May29 Trump Calls Kushner Reports "Fake News"
May29 Intel Pros See No Legitimate Explanation for Kushner Plan
May29 Rosen: Trump No Media Master
May29 Mattis: ISIS Policy Now "Annihilation"
May29 Trump Pressed to Speak Out on Portland Attack
May29 Trump's Budget Got a Chillier Reception than Bush's
May29 Who Is Trump Most Like?
May28 Trump: I Think We Hit a Home Run
May28 Trump Plans to Back Out of Paris Accord
May28 Florida Republican Worked with the Russians
May28 McMaster: I am Not Concerned about a Backchannel with Russia
May28 Follow the Money
May28 Is Trump Stuck?
May28 Bannon May Return to Prominence as "Wartime" Consigliere
May28 Tillerson Will Not Host Ramadan Reception
May25 Former CIA Director Tells House that Russia May Have Recruited Trump Campaign Aides
May25 Did Russia Buy Ads on Facebook during the Election?
May25 Trump Administration May Have Spilled the Beans Again
May25 Trump Tax Plan Contains $2 Trillion Error
May25 Does Trump Have Brain Disease?
May25 CBO Will Release Its Assessment of the AHCA This Afternoon
May25 The Midwest Shifted Sharply toward the Republicans in 2016
May25 At Fox News, No Matter How Much Things Change, They Stay the Same
May25 Texas Adopts New Voter ID Bill
May25 Maine Supreme Court Nixes "Instant Runoff" Voting
May24 Former CIA Director Tells House that Russia May Have Recruited Trump Campaign Aides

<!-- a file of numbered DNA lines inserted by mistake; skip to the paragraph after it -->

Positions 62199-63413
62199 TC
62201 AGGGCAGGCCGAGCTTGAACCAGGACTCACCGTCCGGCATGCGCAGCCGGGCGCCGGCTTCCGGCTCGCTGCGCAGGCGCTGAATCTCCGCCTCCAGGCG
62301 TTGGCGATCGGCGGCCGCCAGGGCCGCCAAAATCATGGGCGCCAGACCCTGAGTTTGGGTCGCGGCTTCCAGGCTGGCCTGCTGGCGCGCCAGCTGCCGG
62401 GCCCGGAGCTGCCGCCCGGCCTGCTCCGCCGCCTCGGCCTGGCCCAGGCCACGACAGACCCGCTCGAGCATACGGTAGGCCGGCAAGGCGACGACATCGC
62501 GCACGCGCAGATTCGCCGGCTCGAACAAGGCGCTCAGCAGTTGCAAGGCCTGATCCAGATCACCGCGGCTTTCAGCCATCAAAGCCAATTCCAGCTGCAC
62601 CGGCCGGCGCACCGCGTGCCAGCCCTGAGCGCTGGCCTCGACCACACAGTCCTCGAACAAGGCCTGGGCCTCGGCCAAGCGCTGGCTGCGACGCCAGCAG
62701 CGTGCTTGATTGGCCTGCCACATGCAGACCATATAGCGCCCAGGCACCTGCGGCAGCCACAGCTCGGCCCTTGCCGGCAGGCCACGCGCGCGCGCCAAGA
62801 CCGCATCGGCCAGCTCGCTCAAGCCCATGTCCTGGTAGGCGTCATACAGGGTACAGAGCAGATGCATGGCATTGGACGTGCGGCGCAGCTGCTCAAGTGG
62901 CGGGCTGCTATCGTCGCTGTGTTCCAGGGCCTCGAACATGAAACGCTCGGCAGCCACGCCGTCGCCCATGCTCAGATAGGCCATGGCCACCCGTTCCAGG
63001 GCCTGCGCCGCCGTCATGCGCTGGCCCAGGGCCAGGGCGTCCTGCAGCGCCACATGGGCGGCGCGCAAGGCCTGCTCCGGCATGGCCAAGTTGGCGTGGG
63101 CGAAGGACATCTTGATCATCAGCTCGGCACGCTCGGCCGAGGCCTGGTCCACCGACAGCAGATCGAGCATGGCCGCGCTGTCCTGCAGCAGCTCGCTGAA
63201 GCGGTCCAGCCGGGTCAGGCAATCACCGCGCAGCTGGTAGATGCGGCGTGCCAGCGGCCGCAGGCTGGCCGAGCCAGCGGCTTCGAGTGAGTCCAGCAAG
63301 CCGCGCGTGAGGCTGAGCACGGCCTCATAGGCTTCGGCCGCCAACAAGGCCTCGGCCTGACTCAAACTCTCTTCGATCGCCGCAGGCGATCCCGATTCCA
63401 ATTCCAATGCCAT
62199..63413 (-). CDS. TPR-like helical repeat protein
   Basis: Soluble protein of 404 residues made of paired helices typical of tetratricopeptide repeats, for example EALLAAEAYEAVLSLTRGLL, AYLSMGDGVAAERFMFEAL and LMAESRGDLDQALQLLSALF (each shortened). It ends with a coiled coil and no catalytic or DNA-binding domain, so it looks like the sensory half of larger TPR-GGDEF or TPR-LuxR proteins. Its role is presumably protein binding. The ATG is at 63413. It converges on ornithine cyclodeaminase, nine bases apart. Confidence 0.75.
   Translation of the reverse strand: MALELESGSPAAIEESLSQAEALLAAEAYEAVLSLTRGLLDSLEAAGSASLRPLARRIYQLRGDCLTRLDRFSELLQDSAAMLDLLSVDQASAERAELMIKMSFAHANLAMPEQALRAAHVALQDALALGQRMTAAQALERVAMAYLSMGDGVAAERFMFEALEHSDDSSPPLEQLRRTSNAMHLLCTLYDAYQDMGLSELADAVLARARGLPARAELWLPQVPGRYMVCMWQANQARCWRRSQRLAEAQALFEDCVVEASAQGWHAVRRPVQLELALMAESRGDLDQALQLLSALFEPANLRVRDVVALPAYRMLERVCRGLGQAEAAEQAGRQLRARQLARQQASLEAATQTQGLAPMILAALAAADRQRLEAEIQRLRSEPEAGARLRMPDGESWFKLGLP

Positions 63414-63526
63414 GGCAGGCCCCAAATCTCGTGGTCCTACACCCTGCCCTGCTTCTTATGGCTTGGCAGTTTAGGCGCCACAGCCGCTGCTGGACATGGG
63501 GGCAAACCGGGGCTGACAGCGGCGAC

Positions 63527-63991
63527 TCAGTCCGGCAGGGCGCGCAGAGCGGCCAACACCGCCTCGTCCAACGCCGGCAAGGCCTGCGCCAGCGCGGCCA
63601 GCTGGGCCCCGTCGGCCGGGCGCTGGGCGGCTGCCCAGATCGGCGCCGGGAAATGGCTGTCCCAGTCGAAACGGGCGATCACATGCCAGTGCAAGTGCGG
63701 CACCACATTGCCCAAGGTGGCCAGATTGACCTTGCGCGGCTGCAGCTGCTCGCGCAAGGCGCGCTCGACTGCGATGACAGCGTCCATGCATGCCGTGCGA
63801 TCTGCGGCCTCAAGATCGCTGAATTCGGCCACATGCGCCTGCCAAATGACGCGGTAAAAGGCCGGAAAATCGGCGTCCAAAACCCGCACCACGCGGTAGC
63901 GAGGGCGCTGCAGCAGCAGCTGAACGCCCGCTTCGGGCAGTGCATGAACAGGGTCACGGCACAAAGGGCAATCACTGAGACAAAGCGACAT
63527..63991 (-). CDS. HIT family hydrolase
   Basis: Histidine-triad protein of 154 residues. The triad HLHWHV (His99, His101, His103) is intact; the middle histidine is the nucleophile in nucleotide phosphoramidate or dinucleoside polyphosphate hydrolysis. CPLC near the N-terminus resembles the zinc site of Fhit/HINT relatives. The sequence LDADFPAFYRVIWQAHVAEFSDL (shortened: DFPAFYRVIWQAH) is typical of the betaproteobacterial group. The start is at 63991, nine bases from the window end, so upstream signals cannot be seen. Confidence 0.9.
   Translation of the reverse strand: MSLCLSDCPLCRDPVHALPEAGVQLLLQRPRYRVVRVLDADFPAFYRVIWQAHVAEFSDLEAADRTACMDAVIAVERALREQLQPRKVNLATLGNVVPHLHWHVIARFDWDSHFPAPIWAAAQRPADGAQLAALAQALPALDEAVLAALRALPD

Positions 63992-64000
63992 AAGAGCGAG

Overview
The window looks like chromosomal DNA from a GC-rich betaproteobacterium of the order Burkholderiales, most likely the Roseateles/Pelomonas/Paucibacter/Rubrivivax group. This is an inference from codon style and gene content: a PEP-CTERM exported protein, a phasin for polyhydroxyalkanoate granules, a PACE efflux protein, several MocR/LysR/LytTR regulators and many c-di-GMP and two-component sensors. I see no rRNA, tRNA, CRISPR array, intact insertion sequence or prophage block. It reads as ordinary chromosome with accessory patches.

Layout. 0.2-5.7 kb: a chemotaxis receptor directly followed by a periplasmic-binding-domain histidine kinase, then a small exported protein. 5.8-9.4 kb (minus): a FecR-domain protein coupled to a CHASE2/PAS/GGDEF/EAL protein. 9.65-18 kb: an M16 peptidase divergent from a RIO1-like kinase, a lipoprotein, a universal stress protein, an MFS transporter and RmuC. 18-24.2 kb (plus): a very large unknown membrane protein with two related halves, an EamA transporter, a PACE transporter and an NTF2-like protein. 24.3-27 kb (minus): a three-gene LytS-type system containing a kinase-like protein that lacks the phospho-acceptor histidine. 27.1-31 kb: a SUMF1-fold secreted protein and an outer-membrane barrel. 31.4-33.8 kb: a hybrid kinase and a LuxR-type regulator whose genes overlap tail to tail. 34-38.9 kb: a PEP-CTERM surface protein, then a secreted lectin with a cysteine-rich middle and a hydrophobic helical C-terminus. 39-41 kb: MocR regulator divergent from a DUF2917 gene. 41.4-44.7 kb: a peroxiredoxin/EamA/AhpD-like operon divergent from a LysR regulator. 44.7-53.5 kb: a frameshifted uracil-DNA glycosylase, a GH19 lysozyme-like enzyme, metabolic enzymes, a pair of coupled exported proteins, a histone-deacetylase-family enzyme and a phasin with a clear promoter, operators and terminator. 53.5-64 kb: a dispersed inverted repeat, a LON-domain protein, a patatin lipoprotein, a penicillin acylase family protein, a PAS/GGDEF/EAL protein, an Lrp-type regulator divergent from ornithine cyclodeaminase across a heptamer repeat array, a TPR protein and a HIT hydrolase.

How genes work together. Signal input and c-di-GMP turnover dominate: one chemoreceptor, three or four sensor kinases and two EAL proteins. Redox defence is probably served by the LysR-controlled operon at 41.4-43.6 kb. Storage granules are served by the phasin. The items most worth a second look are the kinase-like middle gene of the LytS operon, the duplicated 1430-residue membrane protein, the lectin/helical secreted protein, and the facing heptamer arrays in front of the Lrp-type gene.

May24 Did Russia Buy Ads on Facebook during the Election?
May24 Trump Administration May Have Spilled the Beans Again
May24 Trump Tax Plan Contains $2 Trillion Error
May24 Does Trump Have Brain Disease?
May24 CBO Will Release Its Assessment of the AHCA This Afternoon
May24 The Midwest Shifted Sharply toward the Republicans in 2016
May24 At Fox News, No Matter How Much Things Change, They Stay the Same
May24 Texas Adopts New Voter ID Bill
May24 Maine Supreme Court Nixes "Instant Runoff" Voting
May23 Trump Budget to Drop Today
May23 Flynn Defies Subpoena and Invokes the Fifth Amendment
May23 Mueller Inquiry: The Plot Thickens
May23 Trump Is Working on Picking a Legal Defense Team
May23 Israelis Angry with Trump about Failing to Move the U.S. Embassy
May23 Melania Trump Delivers the "Swat Heard 'Round the World"
May23 Supreme Court Rules that North Carolina Racially Gerrymandered Map
May23 Amateur Cartographer Produces Precinct-Level Map of 2016 Election
May23 Poll Gives Ossoff Comfortable Lead
May21 Trump Makes Nice to Muslims in Saudi Arabia
May21 Trump Speech Earns Mostly Negative Reviews
May21 The Government Is Running on Empty
May21 McMaster Becoming a Case Study in the Price of Working for Trump
May21 Trump's Base Appears to Be Eroding